WASHINGTON, April 15, 2010 – The chairman of the Federal Communications Commission defended his agency and its National Broadband Plan while facing the business end of a double-barreled, bipartisan shotgun of criticism on Wednesday.
Genachowski appeared before the Senate Commerce Committee to defend the plan, only to be chided strongly by senators for a proposal “long on vision, but short on tactics,” as described by panel Chairman Jay Rockefeller, D-W.Va.
Rockefeller was particularly disappointed with FCC chief Julius Genachowski’s strategy of prolific requests for public comment on key issues instead of commission votes and actions.
“Just seeking comment on a slew of issues is not enough,” Rockefeller told Genachowski, who was the lone witness at the hearing. “It’s action that counts.”
Rockefeller appeared frustrated that the plan was long on data but short on specific plans, passing the responsibility to Congress for making decisions based on the plan’s data.
Rockefeller noted the plan included statistics about his home state’s lack of broadband availability and said he previously had reiterated the problem in that very hearing room without any specific aid from the commission to change those statistics.
Rockefeller was irate that nothing was being done while his state waited for action: “Every day that goes by [without action], communities without broadband in West Virginia and every other state risk falling further behind.”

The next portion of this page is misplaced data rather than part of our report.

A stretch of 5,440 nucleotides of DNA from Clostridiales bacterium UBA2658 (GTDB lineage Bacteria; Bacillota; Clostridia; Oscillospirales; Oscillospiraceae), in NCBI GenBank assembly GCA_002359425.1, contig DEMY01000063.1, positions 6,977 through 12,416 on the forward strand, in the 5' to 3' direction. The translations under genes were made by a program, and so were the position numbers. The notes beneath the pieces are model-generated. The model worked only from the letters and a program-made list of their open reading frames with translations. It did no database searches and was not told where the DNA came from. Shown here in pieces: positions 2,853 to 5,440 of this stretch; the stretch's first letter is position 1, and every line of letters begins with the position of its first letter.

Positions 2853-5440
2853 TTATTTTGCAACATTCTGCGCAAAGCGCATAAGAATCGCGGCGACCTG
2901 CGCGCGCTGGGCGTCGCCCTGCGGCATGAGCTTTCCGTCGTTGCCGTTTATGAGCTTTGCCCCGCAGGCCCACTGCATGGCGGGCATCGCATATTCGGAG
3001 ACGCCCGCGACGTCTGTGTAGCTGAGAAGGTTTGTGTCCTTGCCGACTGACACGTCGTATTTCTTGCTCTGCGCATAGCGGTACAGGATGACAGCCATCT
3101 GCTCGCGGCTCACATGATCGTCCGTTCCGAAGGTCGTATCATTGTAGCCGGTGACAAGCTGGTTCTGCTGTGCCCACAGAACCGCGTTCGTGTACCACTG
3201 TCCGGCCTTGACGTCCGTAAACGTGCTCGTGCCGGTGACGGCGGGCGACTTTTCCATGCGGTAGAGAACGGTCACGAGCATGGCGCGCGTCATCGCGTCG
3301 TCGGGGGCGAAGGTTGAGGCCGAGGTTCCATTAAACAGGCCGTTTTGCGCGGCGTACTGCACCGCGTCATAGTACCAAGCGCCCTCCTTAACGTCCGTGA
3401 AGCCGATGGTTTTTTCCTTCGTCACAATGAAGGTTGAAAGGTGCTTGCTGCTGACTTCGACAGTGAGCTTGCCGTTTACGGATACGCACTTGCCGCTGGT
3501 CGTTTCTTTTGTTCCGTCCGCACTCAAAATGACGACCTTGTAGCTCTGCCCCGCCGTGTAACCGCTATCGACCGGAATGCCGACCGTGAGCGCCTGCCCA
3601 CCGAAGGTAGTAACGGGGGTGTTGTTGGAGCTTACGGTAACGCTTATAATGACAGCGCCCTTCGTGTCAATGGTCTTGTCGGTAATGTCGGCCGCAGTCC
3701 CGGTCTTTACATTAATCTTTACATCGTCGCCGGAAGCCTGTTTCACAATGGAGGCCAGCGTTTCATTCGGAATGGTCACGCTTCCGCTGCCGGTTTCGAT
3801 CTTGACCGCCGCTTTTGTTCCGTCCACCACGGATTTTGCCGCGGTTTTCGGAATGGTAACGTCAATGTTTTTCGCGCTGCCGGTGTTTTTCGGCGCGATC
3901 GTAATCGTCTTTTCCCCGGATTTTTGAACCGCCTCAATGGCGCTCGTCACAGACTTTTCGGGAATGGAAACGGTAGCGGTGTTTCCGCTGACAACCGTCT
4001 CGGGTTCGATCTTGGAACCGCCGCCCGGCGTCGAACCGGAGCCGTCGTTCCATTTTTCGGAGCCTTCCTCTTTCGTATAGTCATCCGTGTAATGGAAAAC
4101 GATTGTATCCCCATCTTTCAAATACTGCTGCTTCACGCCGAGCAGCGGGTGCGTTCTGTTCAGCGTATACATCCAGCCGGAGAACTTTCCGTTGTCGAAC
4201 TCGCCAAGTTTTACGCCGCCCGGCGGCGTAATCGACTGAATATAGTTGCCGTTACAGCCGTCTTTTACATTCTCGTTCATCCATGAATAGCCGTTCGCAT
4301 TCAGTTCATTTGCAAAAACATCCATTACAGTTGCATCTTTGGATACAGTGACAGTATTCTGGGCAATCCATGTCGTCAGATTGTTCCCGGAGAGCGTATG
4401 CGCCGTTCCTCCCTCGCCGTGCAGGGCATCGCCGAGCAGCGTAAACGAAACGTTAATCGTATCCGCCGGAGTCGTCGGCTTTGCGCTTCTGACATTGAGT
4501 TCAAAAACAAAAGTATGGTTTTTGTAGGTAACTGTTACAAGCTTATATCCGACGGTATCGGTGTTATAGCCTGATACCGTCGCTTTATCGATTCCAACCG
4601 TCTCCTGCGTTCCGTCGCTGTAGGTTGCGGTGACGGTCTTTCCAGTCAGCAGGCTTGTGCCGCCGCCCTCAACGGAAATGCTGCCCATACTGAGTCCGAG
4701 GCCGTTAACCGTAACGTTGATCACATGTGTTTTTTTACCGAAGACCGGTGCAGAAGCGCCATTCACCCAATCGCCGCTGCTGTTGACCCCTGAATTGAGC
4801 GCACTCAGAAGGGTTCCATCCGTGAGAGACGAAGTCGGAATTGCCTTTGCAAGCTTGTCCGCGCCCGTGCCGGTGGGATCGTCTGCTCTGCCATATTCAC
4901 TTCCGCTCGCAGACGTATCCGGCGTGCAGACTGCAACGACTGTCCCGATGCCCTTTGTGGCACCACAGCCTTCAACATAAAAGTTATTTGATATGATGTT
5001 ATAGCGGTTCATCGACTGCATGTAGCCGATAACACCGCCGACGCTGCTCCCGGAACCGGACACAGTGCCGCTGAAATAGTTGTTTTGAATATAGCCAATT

In the “near term,” Rockefeller called for Genachowski and the FCC to bring “all of its existing authority” to bear to protect consumers and pursue the broad objectives of the broadband plan. But if the law must be rewritten to provide new authority to the FCC, Rockefeller assured Genachowski this would not be a problem.
“I will take that on,” he said, in an obvious reference to last week’s appeals court decision that effectively reduced the FCC’s power to regulate certain broadband services.
The ranking Republican on the panel, Kay Bailey Hutchison of Texas, was equally irate with the FCC for different reasons. “I am…concerned by the aggressive regulatory posture being conveyed by the commission,” she said. “If the FCC were to take the action…reclassifying broadband without a directive from Congress…the legitimacy of the agency would be seriously compromised.”
Genachowski was tepid in his defense of the broadband plan, quoting from the American Reinvestment and Recovery Act to defend the scope of the plan and its congressional intent.
He argued that the plan’s copious amounts of data satisfy congressional directives: “The plan addresses each aspect of these congressional requirements in a way that reflects a strong conviction that, as our nation rebuilds its economy, broadband communications can and must serve as a foundation for long-term economic growth, ongoing investment and enduring job creation.”